Date: 4 July 2017
Russia wants more troops in Syria
During the next round of Syria talks in Astana, the Russian delegation has agreed to send more battalions of a military police to Syria. Its aim is to protect one of the “de-escalation” zones located in the south of the country. Moscow seeks to implement this plan in order to increase its military presence in Syria, mostly by setting a third military base there.
This suggestion, submitted during the fifth round of talks in the capital of Kazakhstan, is related to the implementation of a stabilisation plan, which was elaborated on in Moscow at the end of April (we have mentioned the plan here and here). That could be achieved by dividing Syrian territory into four safe zones, hereby referred to as “de-escalation” zones. All signs indicate that Russia will send more of its troops to Syria, on the pretext of protecting these zones. But they will play a role of arbiter and not an ally of the government in Damascus, as it has been until now.
Apparently, the Russian suggestion is not surprising at all. In the Syrian city of Aleppo, there are approximately 600 military police officers, mainly Muslims from Chechnya, who have been staying there for a couple of months. Moscow expects that its partners will also agree to such a solution in the southern part of the country. The increased presence of Russians in this area, namely on the southern battle front of the civil war, seems to be more acceptable for Jordan, Israel and the USA, according to whom, the dominance of the government army means the return of Hezbollah and pro-Iran forces.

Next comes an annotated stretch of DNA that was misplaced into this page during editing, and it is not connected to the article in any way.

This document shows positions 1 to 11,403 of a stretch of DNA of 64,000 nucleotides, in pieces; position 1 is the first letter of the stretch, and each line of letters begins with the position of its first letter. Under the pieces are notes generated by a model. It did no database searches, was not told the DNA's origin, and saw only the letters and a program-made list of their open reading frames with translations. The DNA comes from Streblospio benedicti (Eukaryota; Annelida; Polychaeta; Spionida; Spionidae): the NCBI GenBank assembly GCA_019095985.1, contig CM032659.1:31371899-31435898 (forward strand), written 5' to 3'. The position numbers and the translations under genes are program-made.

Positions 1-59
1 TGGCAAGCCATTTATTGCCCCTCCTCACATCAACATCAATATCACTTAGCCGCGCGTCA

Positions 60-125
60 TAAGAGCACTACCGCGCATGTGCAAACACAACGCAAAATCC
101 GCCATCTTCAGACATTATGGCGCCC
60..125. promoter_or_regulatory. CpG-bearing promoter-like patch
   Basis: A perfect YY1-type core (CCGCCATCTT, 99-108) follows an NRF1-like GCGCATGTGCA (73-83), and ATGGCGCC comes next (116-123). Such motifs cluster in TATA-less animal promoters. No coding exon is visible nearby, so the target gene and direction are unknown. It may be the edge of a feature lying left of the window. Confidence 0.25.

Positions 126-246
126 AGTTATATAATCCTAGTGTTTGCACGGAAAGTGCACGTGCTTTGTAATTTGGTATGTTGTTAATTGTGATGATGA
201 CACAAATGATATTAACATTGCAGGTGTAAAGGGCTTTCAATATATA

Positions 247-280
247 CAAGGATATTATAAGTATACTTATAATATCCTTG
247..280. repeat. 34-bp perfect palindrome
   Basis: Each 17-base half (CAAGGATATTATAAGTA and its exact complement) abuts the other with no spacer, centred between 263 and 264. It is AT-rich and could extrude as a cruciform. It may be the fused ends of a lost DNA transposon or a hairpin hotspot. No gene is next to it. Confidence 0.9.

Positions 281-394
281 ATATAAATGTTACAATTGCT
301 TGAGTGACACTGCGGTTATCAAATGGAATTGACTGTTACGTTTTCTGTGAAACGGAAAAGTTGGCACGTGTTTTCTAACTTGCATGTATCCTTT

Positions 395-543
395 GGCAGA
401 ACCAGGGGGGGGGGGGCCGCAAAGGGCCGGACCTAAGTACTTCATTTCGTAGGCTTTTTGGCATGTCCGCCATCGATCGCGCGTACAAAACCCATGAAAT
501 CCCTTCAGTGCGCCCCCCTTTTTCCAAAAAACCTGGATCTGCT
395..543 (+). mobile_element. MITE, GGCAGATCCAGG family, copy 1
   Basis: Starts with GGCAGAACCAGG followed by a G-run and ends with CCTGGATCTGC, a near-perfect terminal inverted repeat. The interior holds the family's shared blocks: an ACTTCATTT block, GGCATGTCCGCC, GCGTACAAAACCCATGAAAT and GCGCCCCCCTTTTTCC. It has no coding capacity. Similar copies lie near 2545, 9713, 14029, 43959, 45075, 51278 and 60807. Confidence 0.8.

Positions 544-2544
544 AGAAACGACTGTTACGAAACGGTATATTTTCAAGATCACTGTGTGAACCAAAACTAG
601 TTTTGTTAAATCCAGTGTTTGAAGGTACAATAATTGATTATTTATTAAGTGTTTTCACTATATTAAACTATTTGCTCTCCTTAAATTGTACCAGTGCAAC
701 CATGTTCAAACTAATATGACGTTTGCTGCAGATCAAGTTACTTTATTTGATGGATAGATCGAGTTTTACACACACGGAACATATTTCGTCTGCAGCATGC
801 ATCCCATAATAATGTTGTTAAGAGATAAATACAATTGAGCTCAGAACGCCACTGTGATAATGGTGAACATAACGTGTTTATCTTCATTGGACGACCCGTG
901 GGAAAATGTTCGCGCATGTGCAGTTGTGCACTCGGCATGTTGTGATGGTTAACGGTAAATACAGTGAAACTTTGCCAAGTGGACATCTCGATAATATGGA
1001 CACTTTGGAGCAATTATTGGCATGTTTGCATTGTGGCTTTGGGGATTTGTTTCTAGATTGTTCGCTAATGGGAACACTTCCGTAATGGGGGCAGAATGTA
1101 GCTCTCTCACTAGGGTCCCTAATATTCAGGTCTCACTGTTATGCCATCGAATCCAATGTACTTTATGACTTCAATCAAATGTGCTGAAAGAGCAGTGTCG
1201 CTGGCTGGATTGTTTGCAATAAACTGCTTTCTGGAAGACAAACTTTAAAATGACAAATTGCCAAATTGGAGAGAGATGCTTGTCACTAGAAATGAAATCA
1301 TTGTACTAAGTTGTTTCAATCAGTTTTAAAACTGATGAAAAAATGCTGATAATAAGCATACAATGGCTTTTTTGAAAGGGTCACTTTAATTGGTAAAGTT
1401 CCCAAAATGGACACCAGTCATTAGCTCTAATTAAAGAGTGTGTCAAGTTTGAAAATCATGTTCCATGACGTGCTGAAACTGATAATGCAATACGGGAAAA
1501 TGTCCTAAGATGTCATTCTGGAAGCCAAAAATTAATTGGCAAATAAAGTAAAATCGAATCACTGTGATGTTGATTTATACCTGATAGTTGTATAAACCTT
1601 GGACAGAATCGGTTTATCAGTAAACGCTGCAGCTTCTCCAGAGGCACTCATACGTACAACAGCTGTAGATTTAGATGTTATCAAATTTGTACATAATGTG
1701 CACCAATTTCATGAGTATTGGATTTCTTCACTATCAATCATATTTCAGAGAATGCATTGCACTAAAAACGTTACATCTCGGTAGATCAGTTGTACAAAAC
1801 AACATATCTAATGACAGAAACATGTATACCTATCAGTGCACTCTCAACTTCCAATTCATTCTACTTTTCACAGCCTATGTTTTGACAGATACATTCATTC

Unofficially, it is said that due to the deployment of new forces, a new Russian military base may emerge, located in the town of Khirbet Raes al-Waer, about 50 kilometres from Damascus, 100 kilometres from the border with Jordan and 110 kilometres from the Golan Heights. In the base there will be a coordination centre; its aim will be to enforce the agreement on “de-escalation” zones in Syria. Currently, Moscow has two military bases in the country: one of them is located in the harbour city of Tartus and the another can be found in Khmeimim, east of Latakia, also on the coast of Syria. Under the treaty signed with President Assad, the territories of both bases have been leased to Russia for 49 years with a possibility of extension for a further 25 years. It is not known whether this agreement will also concern the third base. It is to be equipped with air defense systems, radar, missile launchers and houses for thousands of soldiers.
All texts (except images) published by the Warsaw Institute Foundation may be disseminated on condition that their origin is stated.